Geeky Nuggets

Import contacts from Google by entering your email and password

April 15, 2012 | 7 Minute Read

What I wanted to do was something similar to what Dropbox does for their referral program: Allow the user to input their email and password, show them a list of their contacts and allow them to select who to invite. The invited contacts’ emails would then be saved directly to database and an email sent to them.

This is what google calls the ClientLogin method of authentication. It allow your user to simply input their username and password and see a list of their contacts displayed, where they can select which ones to invite, in this case.

The way to do that is pretty easy, first we have to make a POST request to google to get an authentification token for the subsequent authenticated requests. I chose to use the Buzz PHP library as my HTTP client. It makes everything easy and removes the necessity of countless curl_set_opts(). Buzz requires PHP 5.3, but I’m using Symfony2 which also does, so that’s not a problem, actually more of a boon as I find PHP5.3 code generally cleaner.

I created a class Importer with a protected variable $browser which is the Buzz\Browser instance we’ll be using to connect to google. Google returns the data in a line based format, so I used a little helper function to convert it to a PHP array:

        protected function unserializeGoogleData($data){
            $returns = array();
            foreach (explode("\n",$data) as $line)
                $line = trim($line);
                if (!$line) continue;
                list($k,$v) = explode("=",$line,2);
                $returns[$k] = $v;
            return $returns;

So first we need to get the auth token from google:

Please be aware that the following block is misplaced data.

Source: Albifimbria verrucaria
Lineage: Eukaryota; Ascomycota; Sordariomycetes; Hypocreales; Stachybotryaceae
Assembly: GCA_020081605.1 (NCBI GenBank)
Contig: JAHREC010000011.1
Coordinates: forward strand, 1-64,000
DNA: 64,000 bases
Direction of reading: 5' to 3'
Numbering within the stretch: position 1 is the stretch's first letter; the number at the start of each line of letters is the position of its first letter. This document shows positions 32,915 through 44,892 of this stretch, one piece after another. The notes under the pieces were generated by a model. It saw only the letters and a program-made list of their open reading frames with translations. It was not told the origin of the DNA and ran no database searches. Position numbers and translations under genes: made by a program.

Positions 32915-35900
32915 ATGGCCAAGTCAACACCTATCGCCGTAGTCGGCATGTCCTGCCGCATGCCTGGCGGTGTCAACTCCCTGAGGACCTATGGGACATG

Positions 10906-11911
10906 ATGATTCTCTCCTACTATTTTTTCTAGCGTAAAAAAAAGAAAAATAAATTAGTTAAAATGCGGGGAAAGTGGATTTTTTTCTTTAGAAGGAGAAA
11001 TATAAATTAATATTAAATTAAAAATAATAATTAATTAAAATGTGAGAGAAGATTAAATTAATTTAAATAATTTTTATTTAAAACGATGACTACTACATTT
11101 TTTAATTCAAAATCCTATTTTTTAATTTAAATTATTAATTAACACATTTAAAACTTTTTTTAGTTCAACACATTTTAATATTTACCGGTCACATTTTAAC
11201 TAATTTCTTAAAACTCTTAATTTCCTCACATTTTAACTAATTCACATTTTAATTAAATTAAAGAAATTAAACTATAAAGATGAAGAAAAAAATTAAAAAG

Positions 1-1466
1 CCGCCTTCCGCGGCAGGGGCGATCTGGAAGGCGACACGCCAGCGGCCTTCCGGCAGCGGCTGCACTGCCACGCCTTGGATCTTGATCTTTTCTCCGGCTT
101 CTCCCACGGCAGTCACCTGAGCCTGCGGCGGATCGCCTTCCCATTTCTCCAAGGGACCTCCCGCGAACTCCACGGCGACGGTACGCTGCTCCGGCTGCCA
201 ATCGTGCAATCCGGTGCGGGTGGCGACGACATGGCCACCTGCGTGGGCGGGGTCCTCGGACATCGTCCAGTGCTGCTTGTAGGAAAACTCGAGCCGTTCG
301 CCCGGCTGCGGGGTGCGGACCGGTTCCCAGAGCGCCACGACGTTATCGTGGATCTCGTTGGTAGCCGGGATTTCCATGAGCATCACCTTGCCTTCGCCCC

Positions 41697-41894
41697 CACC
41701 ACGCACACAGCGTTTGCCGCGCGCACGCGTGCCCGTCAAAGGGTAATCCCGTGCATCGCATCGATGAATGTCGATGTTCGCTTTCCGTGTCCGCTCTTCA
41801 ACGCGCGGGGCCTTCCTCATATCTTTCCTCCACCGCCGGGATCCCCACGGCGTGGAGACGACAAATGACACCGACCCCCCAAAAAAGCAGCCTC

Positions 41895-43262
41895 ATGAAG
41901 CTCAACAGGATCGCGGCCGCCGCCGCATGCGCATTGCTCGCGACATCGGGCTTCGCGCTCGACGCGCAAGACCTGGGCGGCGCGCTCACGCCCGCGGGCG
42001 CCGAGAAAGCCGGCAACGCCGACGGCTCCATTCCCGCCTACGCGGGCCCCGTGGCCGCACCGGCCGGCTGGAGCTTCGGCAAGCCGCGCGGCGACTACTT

$params = array(
        'accountType' => 'HOSTED_OR_GOOGLE',
        'Email' => $data['email'],
        'Passwd' => $data['password'],
        'service'=> 'cp',
        'source'=> 'mention-web-1.0',
    $output = $this->browser->post('',
    $returns = $this->unserializeGoogleData($output->getContent());

Where $data['email'] and $data['password'] are the user’s email and password, respectively.

If everything went fine, the $returns variable now contains an associative array with a key Auth, so we can proceed with the next step, actually getting the contacts:

    if(isset($returns['Auth'])) {
        $feed_url = "" .
            urlencode($data['email']) .
        $header = array(
            'Authorization: GoogleLogin auth=' . $returns['Auth'],
        $result = $this->browser->get($feed_url, $header);
        $r = json_decode($result->getContent(), true);
        //return $r;

        $results = array();
        if(isset($r['feed']['entry']) && !empty($r['feed']['entry'])){
            $results = array_map(function($el){
                    $r['email'] = $el['gd$email'][0]['address'];
                    if (isset($el['title']['$t'])){
                        $r['name'] = $el['title']['$t'];
                return $r;
            }, $r['feed']['entry']);
        return $results
        return false;

If the user and password were incorrect, the Auth key will not be present in the array, and so we simply return false. It is recommended to see if Google requires the user to solve a catcha, in which case it should be displayed. But as that was not necessary in this case, it will be left as an exercise for the reader. On the other hand, if everything was ok, the $results array is now populated with the user’s contacts, so the next step is to walk over the array extracting the data we need, in this case only the main email and the full name of the contact. We populate an array with the required data and simply return it for the caller to use.

I hope this will be useful to someone, but please note that Google recommends you use OAuth for that kind of things.